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Agri lending: A perspective

Jun 22, 2004

It is now widely accepted that the 'India shining' mantra of the previous NDA government failed to elicit the desired response from the Indian electorate. The new UPA (United Progressive Alliance) government seems to be determined not to make the mistakes that the earlier government is 'allegedí to have made, i.e. sideline the rural poor. This is evident in the way in which the new government is promising sops for the agriculture sector, especially significantly higher credit to the sector. The government has stated that it plans to double the credit to the rural sector in the next three years. It has also indicated that immediate steps will be taken to ease the burden of debt and high interest rates on farm loans. While it is difficult to gauge whether the targets, especially for credit disbursal set by the government are realistic, the intent seems to be clear, and the message to the banking sector is also unambiguous.

Taking this perspective in mind, we took note of the trends in agri lending over the last four years. Now, before we analyse the numbers, let us put agri lending in perspective of the overall lending by banks. Lending to this sector comes under priority lending for all scheduled commercial banks. Priority sector lending by banks has to be maintained at 40% of overall advances and 18% has to be to the agricultural sector.

The table below indicates how overall advances of the banking sector have moved in the last four years and how agricultural sector lending has moved over the same periods. If one were to notice, lending to the sector has lagged behind the overall growth in the advances of the whole banking sector. Lending to the sector includes direct lending to farmers as well as public food procurement credit. We can observe that the growth has been rather volatile compared to the growth seen in the overall banking sector. In the last 3-4 years, banks have been averse to give loans to the industrial segment and the same kind of inertia has been observed even in the agri sector. This may be attributed to the fact that the sector is prone to natural calamities like droughts and floods, which significantly raise the risk profile of this sector.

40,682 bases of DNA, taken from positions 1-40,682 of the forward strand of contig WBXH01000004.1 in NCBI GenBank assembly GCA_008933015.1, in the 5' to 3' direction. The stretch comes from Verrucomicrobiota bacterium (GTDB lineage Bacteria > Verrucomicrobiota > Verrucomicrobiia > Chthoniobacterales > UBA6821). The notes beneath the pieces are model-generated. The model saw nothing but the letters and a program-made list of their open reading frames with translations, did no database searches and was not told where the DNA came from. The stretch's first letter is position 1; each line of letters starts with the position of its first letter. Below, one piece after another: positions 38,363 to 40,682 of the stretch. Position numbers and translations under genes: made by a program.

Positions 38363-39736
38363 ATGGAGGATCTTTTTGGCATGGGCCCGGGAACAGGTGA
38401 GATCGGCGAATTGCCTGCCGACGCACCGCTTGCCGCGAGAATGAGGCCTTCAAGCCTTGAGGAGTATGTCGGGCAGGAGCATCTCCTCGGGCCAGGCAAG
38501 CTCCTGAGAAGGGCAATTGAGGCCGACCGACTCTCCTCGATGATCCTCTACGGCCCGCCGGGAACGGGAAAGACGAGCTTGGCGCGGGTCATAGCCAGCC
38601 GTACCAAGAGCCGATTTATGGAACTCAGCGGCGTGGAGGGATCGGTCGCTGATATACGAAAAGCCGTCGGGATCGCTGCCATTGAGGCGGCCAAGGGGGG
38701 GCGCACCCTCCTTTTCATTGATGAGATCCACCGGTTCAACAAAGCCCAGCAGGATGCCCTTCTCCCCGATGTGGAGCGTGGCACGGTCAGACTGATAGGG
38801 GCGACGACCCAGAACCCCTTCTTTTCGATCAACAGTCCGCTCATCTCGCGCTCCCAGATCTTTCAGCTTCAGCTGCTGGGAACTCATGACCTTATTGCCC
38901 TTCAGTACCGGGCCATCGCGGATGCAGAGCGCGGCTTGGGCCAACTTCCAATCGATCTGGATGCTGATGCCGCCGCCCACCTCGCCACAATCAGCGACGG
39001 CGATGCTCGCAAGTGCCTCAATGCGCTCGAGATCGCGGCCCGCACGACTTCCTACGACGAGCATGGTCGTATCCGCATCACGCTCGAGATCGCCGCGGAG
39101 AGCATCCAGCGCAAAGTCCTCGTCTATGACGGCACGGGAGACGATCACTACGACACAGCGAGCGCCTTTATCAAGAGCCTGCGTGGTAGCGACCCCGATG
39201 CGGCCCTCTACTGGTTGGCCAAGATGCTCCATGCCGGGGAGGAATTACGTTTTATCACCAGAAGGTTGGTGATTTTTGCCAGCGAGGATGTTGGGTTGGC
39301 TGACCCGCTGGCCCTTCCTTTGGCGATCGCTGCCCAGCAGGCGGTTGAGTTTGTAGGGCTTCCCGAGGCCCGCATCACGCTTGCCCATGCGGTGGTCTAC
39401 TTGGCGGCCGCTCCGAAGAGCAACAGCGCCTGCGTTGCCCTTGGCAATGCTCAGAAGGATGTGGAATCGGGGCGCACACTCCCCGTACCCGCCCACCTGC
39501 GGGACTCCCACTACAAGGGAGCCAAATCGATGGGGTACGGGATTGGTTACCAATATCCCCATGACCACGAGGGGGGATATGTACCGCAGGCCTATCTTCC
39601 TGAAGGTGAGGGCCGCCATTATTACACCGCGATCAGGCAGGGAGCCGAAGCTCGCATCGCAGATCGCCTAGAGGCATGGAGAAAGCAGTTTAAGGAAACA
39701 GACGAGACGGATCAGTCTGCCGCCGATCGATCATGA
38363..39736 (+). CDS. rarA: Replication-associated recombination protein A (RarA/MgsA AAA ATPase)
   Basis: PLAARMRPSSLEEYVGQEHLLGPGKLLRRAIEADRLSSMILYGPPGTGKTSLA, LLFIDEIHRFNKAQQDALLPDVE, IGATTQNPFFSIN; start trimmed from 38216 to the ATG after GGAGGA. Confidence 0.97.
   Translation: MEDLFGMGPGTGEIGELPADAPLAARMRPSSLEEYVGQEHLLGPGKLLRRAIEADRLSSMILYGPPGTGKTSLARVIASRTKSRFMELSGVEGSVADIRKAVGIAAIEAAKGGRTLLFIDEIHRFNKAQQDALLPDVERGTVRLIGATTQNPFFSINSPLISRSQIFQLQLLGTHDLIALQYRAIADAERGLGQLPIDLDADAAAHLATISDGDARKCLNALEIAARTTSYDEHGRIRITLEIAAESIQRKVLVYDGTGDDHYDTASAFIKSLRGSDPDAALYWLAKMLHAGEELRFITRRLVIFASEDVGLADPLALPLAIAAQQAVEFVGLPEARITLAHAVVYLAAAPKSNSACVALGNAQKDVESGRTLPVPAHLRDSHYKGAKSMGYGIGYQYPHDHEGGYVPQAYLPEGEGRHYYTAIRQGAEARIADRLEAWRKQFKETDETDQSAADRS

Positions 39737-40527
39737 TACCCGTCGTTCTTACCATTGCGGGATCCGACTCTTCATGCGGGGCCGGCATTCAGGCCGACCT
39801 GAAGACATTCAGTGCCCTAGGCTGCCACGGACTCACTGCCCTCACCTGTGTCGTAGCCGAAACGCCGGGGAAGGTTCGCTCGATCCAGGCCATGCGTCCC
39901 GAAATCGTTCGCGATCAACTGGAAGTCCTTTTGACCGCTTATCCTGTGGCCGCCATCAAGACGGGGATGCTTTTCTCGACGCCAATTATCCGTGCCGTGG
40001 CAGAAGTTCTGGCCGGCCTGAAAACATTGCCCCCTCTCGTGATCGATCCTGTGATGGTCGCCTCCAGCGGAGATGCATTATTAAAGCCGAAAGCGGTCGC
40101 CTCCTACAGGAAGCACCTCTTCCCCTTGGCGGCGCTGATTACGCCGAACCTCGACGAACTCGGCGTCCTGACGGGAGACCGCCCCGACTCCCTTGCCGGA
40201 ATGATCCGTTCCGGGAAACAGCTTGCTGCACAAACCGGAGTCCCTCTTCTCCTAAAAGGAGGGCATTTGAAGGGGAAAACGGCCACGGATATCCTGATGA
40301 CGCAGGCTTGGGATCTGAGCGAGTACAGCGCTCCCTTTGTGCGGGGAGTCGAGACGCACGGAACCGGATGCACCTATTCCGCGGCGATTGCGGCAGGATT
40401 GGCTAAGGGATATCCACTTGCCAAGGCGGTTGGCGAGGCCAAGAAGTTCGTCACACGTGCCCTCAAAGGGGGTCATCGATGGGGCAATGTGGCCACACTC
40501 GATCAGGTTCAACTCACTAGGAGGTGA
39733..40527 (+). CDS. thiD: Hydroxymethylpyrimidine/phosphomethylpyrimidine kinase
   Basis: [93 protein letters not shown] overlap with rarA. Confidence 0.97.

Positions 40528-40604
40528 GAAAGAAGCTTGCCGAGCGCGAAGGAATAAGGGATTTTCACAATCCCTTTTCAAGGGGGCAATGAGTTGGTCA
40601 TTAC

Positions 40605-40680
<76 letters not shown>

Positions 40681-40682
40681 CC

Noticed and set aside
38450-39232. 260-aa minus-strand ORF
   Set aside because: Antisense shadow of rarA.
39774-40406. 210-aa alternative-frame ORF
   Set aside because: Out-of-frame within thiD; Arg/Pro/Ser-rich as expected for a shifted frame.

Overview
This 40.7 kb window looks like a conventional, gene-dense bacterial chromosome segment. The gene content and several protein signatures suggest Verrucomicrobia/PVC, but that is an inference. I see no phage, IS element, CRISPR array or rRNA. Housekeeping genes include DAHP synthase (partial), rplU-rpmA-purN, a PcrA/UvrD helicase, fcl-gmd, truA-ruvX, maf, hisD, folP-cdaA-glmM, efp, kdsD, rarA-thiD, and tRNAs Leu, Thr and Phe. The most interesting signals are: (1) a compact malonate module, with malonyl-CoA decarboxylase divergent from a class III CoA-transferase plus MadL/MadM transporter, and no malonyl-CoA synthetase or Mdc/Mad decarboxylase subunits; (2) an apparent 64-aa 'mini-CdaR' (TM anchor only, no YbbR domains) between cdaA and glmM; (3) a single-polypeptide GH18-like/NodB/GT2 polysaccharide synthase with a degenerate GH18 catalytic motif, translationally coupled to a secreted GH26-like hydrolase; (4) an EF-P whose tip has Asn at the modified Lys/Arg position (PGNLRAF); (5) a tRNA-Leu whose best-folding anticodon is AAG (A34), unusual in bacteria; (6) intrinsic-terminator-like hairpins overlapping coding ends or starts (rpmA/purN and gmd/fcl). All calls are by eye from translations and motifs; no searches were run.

(Rs bn) FY01 FY02 FY03 FY04*
Gross bank credit 4,692 5,367 6,169 6,631
YoY change   14.4% 14.9% 7.5%
Credit to agri sector** 919 1,147 1,211 1,157
YoY change   24.8% 5.5% -4.5%
*Till August 2003
** Includes food procurement credit

Another reason for the volatile movement of agri credit is due to the fact that foods procurement credit is included in this figure. Foods procurement credit fell strongly in FY03 after rising strongly in FY02. While in FY02, foods procurement credit saw a significant rise (Rs 139 bn), this fell to a marginal Rs 45 bn in FY03. This can be attributed mainly to the fact that in FY03, there was a drastic fall in the overall food grain reserves of the country and this was used to pay off certain amount of outstanding foods procurement credit.

While the time under this analysis may not be a good indicator of the overall trend of credit growth in the sector (excluding food procurement credit), we can however conclude that the growth in credit to this sector at best mimics the growth in the overall advances of the banking sector. However, according to the target set by the UPA, there needs to be a CAGR of atleast 24% in order to reach the target of doubling credit to this segment in the next three years. All eyes will now be set on the budget and the implementation of this bold initiative by the UPA, as it will have a profound impact on the banks in the country. Whether agriculture sector lending will be the next big opportunity after the retail segment or will it be the next pitfall depends on how the government handles broader issues like irrigation and most importantly the sensitive issue of land reforms.

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